VietNamNet Bridge – Hanoians’ habit of going to pavement food shops have been tormenting themselves. The coal stoves at the food shops have created so many smoky streets in the capital city.
The smoky streets begin a “new working day” after noon, when servers of the pavement food shops begin making a fire for their coal stoves. On the Thai Ha Market area alone, where there are tens of duck and dog meat shops located, tens of stoves begin operating, thus generating so many black columns of smoke.
Local residents say the black smoke is a part of their lives over the last many years. They especially feel stuffy and oppressive with the smoke on sunny days. The smoke gets thicker at 5 pm or 6 pm, when the pavement shops get most crowded and the stoves run at full capacity.
“Pavement shop” is the most suitable word to talk about the shops: everything is done on the pavement, from meat cutting, processing, roasting to serving. Of course, the coal stoves are also located on pavement, a good idea to reduce the air pollution to the shops’ owners. Especially, pavements have also been turned into the car and motorbike parking areas.
Wearing a protective mask, Nguyen Thi Ly, a local resident on Tran Quang Dieu Street, said she suffers the burnt smell everyday, because she has to pass the Thai Ha Market to go having physical exercises.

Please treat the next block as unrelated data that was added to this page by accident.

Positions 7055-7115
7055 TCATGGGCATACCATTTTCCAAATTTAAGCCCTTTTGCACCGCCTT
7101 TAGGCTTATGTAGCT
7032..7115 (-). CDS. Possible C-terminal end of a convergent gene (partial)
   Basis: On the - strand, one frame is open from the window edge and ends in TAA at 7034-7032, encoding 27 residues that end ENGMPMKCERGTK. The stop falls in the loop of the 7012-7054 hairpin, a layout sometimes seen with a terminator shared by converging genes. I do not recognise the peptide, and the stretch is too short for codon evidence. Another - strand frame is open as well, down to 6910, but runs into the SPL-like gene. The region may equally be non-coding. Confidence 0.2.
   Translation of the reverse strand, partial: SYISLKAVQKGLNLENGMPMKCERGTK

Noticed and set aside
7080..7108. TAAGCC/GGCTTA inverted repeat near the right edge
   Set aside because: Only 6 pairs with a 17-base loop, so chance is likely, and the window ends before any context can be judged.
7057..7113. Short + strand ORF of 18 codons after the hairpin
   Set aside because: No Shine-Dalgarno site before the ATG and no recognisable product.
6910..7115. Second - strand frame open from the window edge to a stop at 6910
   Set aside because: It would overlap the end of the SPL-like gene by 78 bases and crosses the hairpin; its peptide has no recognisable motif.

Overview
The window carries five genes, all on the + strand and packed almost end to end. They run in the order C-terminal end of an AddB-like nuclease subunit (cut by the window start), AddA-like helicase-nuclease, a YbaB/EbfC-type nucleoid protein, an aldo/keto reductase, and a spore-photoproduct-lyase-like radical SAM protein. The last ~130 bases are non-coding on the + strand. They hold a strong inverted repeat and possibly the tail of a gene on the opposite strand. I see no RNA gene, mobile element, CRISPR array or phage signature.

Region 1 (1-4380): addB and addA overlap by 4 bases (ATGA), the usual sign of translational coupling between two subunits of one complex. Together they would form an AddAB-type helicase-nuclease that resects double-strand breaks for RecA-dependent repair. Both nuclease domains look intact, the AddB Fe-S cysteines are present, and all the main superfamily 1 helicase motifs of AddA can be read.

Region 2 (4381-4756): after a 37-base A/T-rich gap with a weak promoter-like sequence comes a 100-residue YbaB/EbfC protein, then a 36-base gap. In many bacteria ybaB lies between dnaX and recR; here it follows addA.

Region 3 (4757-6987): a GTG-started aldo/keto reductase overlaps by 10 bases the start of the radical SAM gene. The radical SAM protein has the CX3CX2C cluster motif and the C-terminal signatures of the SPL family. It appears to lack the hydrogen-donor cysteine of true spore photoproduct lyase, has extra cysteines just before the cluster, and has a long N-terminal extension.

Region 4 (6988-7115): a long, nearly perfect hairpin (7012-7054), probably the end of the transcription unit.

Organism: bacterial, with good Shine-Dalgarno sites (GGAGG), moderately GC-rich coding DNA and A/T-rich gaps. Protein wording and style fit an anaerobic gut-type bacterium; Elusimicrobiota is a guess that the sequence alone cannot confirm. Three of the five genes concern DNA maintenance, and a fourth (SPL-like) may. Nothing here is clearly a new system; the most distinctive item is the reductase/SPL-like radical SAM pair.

“We breathe the terrible smell every day. It is a mixture of the smell from burnt meat, fresh meat, the smell from nearby sewers and the dust from the street,” she complained.
Another resident said a lot of old people and children have caught respiratory diseases since the day the “restaurants” arose. “My friends and relatives say they hesitate to come to see me at home because they are afraid of the smoke. Meanwhile, those, who come across the area, always have to wear protective masks,” she said.
Local residents dare not leave their windows open, because they fear the wall would get smoky one day. Meanwhile, children have to stay inside instead of going out to enjoy the fresh air.
“Look at the trees nearby the pavement shops and you can see they have got black and oily with the smoke from the shops,” Thu, a housewife, said.
The “duck restaurant complex” on Lang Road is also a well-known smoky street in Hanoi. However, the local residents here may feel luckier than the ones on Thai Ha market area, because Lang road is large enough for tens of smoke columns.
However, Cu Thanh Hai, an office worker, said the situation would be terrible when there is the traffic jam. Hundreds of people would have to inspire the smoke from the motorbikes, cars and the smoke from the pavement shops at the same time.
Bach Thu Huong, who lives on Nguyen Huu Tho Street near the Linh Dam Lake, where there is the “biggest roast duck center in Hanoi,” complains that she doesn’t know what to do to escape from the pollution. “If I return home soon, I would have to bear the smoke from the pavement duck shops. But if I return home late, I would not be able to avoid the waste water and garbage thrown into the street,” she complained.
There are many more such smoky streets in Hanoi – Dai Co Viet, Hang Dau, Le Duan… Where people live, there are coal stoves and smoke.
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